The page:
5 Ways to Shake Up Your Writing

(I’m busy fighting dragons, so I’m reposting an old favorite today.)

  1. Write a list of things you’re passionate about. Include everything: chocolate chip cookies, the actor/actress you fantasize about, vampires, jazz trumpet, dreams of flying….Pick two or three of these and combine them to create a story.
  2. Choose something you fervently believe to be true. This could be a political or religious belief, or—perhaps more interesting—the fact that grass is green, your belief that elves might exist, your conviction that Macs are better than PCs. Write something from the point of view of a character who holds the opposite belief. But don’t write directly about this issue. Create a scene where your character is dealing with a difficult relationship problem or a tricky work situation.
  3. Take something you’ve already written and write it in a different genre. Change a memory to a fictional story about a character who’s a woman if you’re a man, or vice versa. Rewrite a literary passage as a pivotal scene in a mystery novel. Change your crime scene into a romantic segment. Get creative!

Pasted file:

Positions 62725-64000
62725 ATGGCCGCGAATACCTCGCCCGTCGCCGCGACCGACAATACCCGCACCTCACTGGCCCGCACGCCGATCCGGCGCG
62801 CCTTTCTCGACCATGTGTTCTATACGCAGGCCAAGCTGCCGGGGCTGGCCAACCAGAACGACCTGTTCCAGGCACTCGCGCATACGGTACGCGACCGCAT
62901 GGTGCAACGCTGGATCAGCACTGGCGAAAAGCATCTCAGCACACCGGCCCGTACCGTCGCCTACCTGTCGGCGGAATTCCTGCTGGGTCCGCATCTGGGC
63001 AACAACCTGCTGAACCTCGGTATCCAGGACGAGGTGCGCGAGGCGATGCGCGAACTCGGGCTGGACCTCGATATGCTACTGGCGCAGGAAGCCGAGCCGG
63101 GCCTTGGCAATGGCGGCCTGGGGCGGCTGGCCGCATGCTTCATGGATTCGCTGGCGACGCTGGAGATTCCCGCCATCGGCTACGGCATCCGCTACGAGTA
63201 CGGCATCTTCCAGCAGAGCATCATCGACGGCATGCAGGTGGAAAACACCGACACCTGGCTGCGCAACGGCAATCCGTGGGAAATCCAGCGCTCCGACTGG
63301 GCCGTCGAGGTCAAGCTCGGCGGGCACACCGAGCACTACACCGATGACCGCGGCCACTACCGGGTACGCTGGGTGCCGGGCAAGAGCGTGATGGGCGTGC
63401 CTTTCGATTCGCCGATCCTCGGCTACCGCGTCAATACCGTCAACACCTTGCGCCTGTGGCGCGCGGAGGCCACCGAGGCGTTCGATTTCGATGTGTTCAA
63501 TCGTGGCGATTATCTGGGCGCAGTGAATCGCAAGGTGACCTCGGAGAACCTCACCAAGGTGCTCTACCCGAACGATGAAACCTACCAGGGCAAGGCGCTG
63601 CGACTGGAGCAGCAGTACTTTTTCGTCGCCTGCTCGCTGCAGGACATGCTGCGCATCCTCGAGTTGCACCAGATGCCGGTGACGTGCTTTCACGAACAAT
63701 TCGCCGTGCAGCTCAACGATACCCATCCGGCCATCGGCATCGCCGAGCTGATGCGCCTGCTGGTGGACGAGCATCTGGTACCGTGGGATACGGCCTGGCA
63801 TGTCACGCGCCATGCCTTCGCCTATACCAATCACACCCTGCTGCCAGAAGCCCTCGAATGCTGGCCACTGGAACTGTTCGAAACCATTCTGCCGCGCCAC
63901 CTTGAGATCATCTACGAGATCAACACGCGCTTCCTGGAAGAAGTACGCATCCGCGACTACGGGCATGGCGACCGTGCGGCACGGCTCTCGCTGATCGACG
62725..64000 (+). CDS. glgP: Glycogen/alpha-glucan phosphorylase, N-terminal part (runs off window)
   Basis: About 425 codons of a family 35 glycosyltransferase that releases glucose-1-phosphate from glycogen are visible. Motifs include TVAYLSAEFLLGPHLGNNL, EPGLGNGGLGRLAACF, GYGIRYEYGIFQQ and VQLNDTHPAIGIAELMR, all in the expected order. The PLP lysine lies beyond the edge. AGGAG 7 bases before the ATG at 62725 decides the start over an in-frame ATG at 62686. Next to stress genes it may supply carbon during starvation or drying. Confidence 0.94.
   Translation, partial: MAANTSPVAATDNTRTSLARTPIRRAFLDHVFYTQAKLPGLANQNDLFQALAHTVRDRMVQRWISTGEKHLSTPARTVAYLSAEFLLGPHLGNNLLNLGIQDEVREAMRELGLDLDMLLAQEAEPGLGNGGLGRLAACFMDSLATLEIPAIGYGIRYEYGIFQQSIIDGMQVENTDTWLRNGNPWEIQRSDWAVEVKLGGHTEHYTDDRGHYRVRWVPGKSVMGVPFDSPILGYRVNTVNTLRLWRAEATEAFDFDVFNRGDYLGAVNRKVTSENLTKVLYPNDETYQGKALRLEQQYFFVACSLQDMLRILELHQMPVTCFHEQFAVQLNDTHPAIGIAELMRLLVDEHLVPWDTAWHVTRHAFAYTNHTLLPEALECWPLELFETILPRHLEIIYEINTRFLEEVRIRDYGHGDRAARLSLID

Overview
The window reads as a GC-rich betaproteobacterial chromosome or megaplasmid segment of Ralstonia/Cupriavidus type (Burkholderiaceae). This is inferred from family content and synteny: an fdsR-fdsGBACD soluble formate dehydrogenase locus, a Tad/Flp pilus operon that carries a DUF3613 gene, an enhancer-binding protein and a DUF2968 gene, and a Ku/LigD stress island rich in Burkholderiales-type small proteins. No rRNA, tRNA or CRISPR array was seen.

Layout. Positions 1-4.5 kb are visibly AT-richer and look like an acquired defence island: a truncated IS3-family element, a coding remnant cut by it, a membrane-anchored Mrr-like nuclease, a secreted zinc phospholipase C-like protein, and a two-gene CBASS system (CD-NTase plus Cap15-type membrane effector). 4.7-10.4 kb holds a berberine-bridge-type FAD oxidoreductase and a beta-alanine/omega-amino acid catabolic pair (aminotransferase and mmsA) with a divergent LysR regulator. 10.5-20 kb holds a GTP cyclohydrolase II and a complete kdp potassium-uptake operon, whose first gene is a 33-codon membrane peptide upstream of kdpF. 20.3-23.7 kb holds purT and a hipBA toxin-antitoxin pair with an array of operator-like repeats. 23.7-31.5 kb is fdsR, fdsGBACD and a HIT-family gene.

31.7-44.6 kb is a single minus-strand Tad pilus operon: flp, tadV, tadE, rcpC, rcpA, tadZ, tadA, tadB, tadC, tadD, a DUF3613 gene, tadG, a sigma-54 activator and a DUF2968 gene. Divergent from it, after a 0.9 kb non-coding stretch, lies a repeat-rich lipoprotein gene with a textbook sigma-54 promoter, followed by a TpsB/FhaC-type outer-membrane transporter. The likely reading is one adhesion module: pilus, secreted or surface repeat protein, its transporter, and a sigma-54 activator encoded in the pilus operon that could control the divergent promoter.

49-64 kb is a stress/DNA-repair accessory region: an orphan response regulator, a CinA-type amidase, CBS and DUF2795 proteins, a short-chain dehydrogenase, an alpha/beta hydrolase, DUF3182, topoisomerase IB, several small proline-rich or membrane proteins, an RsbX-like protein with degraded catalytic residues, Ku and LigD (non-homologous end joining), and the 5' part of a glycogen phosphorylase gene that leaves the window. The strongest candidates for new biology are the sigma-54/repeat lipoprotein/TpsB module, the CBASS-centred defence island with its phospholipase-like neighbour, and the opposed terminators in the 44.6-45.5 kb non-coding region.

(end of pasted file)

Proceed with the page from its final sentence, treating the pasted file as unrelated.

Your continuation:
4. Write about a secret you never—or rarely—reveal. Be deeply honest. You don’t have to show it to anyone else, ever. You can even burn it when you’re done. But the deep, true writing will still help your creativity grow.
  5. Imagine that something you take for granted doesn’t exist—gravity, being a human, your boss expecting good work from you, etc. Write about life without this thing you’re used to.

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4 Responses to “5 Ways to Shake Up Your Writing”

  1. 1 Sue Mitchell November 19, 2011 at 5:20 pm

    I really like #3. Sometimes It’s fun to play around with something that already exists rather than starting from scratch. Great ideas, Sandy!

    • 2 stranglingmymuse November 20, 2011 at 11:48 am

      Thanks, Sue! I’ve had some fun with #3 — you never know what you’re going to come up with when you switch genres. Even if you don’t like the result, it gets your creativity flowing!


  2. 3 yhosby November 19, 2011 at 8:26 pm

    I really like your ideas. They are all fun ways to create tension for the story. No one wants to read a happy-go-lucky scene every single time.

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